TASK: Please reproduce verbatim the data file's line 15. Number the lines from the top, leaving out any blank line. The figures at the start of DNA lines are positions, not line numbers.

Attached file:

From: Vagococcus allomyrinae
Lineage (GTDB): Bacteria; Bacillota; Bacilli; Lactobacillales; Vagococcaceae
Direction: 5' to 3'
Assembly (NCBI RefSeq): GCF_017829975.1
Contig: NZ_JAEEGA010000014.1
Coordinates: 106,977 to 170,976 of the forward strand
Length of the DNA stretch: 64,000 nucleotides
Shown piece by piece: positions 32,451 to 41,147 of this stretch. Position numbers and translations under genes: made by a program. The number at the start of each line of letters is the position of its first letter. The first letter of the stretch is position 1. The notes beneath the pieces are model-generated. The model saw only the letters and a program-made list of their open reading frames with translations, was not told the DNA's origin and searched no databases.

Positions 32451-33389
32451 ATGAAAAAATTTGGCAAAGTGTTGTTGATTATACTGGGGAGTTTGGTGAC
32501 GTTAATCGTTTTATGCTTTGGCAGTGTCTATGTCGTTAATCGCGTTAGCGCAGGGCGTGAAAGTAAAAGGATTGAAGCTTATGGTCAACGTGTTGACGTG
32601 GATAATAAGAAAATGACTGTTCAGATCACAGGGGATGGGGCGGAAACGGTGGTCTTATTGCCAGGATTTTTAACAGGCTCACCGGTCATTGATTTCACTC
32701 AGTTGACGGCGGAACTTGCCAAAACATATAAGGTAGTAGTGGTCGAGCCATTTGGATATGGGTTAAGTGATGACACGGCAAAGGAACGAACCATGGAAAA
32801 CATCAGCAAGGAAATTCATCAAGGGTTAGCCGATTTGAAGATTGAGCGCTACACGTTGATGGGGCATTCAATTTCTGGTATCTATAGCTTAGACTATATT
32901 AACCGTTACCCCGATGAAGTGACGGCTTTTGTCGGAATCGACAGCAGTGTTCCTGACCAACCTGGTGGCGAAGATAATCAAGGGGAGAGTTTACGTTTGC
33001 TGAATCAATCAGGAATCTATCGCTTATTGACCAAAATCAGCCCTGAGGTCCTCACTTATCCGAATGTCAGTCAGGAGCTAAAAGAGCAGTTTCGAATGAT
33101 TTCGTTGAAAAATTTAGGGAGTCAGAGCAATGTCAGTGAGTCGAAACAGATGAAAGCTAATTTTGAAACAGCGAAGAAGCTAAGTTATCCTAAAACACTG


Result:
32901 AACCGTTACCCCGATGAAGTGACGGCTTTTGTCGGAATCGACAGCAGTGTTCCTGACCAACCTGGTGGCGAAGATAATCAAGGGGAGAGTTTACGTTTGC